The landscape is watered by rivers and streams, which, when they flow through towns and villages, create a quintessentially Portuguese water feature, the "praia fluvial," or river beach. Access to water and opportunities for water recreation are more than a luxury, however, as temperatures easily exceed 30 degrees Celsius in the summer, with extremes in the high 30s and low 40s not unheard of. There are at least two significant reservoirs, including Albufeira da Barragem de Santa Águeda and Albufeira da Barragem de Marechal Carmona. Down in the southernmost municipality of the district, Vila Velha de Ródão, runs a very famous water feature, Portas da Ródão: "It is an imposing gorge dug by the Tagus river in the quartzitic crest of the Serra do Perdigão, which created a stranglehold in the water stream 45 meters wide."
(I include that quote because the Vila
Velha de Ródão website is so great, and I love the translation as "stranglehold.") Of course, the size and flow of these water features depends on the season, with the winter months seeing a lot of rain to swell and quicken them. Indeed, the summers are so hot and dry that locals expend considerable effort to capture and sequester as much water as possible during the wet months to help offset the dry ones.
I am having some difficulty finding a definitive source for this, but it looks like Castelo Branco's main crops are olives, grapes, citrus fruits, and cork; that is true for a lot of Portugal. One municipality in the district, Fundão, is known particularly for it's cherries.
Over a third of Castelo Branco is covered by a landscape that is composed of elevations that range from large hills to small-ish mountains. Almost all of them are planted with tree farms growing either pine or eucalyptus. That's a problem every summer when wildfire season happens, because both species are very flammable. Eucalyptus, in particular, is known for it's volatility. These screen grabs kind of sum it all up - monoculture as far as the eye can see.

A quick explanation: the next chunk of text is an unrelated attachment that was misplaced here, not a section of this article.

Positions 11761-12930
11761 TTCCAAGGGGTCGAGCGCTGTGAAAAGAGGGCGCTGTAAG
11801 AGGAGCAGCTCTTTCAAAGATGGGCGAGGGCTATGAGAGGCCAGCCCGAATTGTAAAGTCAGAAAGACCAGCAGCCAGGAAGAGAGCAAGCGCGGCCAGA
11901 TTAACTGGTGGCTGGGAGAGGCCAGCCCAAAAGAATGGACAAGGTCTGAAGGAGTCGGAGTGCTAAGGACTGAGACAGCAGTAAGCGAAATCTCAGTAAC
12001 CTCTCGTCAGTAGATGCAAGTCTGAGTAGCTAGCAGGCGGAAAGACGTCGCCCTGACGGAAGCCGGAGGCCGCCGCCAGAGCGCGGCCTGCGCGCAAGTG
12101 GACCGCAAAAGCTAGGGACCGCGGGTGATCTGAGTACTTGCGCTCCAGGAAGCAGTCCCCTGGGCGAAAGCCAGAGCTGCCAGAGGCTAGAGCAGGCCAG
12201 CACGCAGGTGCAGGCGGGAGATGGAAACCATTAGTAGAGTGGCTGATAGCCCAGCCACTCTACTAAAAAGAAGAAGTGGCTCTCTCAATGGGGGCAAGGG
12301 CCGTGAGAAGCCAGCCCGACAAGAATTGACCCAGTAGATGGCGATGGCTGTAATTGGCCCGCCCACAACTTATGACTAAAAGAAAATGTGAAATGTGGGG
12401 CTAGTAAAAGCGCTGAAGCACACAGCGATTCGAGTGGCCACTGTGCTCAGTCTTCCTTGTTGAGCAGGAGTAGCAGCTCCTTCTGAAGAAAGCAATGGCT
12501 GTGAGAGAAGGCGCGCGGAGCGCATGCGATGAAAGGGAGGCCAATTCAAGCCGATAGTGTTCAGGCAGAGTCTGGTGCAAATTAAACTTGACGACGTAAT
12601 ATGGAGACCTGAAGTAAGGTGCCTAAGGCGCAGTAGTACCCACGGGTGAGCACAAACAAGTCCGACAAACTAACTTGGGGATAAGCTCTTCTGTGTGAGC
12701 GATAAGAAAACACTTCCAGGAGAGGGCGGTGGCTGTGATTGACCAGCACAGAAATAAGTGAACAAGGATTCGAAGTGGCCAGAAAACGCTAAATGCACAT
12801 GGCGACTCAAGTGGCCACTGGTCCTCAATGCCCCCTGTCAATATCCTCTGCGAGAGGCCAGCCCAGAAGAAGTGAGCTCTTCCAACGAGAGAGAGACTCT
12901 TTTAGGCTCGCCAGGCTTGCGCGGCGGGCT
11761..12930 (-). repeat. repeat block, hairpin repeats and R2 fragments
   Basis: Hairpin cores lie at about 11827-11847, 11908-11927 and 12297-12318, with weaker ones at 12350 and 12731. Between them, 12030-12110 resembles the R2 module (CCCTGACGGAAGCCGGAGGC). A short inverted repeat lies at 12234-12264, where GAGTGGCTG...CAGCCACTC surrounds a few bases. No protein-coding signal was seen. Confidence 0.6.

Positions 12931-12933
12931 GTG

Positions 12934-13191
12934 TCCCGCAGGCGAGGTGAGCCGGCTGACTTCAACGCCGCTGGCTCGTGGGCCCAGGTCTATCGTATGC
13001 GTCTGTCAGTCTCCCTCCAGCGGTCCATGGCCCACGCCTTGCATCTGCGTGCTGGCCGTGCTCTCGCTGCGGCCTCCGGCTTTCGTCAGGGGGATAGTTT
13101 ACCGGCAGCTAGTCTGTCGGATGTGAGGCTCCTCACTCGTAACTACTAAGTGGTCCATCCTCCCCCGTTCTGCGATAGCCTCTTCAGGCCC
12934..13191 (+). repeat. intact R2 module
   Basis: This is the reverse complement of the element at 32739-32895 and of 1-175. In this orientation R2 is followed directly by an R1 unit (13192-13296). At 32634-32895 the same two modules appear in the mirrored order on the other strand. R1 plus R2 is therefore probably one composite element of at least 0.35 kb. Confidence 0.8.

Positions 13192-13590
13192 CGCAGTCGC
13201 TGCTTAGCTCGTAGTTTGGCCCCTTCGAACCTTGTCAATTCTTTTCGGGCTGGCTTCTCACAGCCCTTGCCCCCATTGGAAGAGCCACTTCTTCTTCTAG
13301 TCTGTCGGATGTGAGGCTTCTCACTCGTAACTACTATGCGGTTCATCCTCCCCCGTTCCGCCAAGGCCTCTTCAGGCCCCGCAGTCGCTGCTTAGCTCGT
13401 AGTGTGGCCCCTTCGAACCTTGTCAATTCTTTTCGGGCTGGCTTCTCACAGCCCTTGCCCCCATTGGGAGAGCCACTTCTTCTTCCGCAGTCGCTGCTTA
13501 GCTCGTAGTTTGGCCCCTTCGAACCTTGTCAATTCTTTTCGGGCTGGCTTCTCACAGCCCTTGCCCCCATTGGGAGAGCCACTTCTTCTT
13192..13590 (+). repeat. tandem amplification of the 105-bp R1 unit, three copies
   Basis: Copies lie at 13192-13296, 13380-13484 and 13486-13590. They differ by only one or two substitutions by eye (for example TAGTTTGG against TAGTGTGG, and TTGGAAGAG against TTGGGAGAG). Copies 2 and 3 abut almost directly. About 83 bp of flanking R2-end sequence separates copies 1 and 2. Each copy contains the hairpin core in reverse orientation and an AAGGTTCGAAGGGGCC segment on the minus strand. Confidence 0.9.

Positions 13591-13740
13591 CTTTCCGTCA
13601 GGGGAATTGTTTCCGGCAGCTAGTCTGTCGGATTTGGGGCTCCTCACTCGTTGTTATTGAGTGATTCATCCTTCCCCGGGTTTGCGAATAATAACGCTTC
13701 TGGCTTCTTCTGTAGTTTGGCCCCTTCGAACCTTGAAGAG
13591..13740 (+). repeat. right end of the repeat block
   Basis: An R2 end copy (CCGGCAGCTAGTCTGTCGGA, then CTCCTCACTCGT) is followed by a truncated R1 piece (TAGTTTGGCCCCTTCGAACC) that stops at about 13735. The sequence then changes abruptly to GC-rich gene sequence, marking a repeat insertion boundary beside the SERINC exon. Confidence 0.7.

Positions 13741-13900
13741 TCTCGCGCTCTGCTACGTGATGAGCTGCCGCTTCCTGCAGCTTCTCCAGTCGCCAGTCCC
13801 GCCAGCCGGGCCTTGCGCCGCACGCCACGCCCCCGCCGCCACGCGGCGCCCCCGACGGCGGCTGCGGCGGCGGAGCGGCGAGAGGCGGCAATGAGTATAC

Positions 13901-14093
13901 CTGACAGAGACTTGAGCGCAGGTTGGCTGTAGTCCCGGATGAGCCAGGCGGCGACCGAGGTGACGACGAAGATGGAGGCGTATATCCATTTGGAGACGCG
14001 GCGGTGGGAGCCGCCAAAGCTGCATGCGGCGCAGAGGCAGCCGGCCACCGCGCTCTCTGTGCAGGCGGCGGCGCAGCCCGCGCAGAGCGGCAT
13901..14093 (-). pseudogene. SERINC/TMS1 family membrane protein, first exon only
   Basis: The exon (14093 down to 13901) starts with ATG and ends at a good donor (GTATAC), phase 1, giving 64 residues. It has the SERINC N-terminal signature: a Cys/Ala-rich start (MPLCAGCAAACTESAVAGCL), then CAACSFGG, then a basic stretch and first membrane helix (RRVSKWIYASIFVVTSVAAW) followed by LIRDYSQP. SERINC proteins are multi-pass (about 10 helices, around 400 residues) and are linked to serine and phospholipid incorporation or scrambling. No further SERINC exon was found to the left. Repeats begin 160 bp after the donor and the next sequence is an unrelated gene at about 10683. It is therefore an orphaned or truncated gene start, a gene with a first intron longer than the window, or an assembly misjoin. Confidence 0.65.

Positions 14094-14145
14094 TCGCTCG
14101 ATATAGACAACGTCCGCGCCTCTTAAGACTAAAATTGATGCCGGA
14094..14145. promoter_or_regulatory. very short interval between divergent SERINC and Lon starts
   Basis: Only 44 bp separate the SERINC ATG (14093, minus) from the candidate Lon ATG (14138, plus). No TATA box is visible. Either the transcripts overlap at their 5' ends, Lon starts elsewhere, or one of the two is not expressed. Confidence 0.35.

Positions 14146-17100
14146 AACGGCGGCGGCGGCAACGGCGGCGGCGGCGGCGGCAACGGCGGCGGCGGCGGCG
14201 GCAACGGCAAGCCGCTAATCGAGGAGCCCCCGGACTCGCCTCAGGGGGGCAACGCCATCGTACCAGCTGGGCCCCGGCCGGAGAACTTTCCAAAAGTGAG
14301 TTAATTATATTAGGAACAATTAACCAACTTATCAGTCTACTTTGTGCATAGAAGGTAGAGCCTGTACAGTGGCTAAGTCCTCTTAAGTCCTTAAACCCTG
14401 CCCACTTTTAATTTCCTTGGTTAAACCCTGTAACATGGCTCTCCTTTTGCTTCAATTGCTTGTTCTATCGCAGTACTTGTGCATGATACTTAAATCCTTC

Click on an image to trigger Google Earth with that view.
I often evoke Tolkien's Shire when describing rural Portugal, and Castelo Branco feels like an outer province of the Shire. Still groomed, gently-rounded, and managed using traditional methods, but on the verge of the wild and woolly. It is undeniably beautiful.
That beauty is likely the most compelling reason for choosing Castelo Branco as a place to homestead. If you're going to live off the land, why not live off of beautiful land? Also, there is enough variety of landscape there to suit a wide range of tastes.
CITIES, TOWNS AND VILLAGES
These photos, again, are thanks to the amazing Vitor Oliveira.
Click here for his collection of Castelo Branco galleries.
The following images are all screen grabs from Google Earth's Street View. Click on an image to be taken to that view so you can walk around these places yourself. The des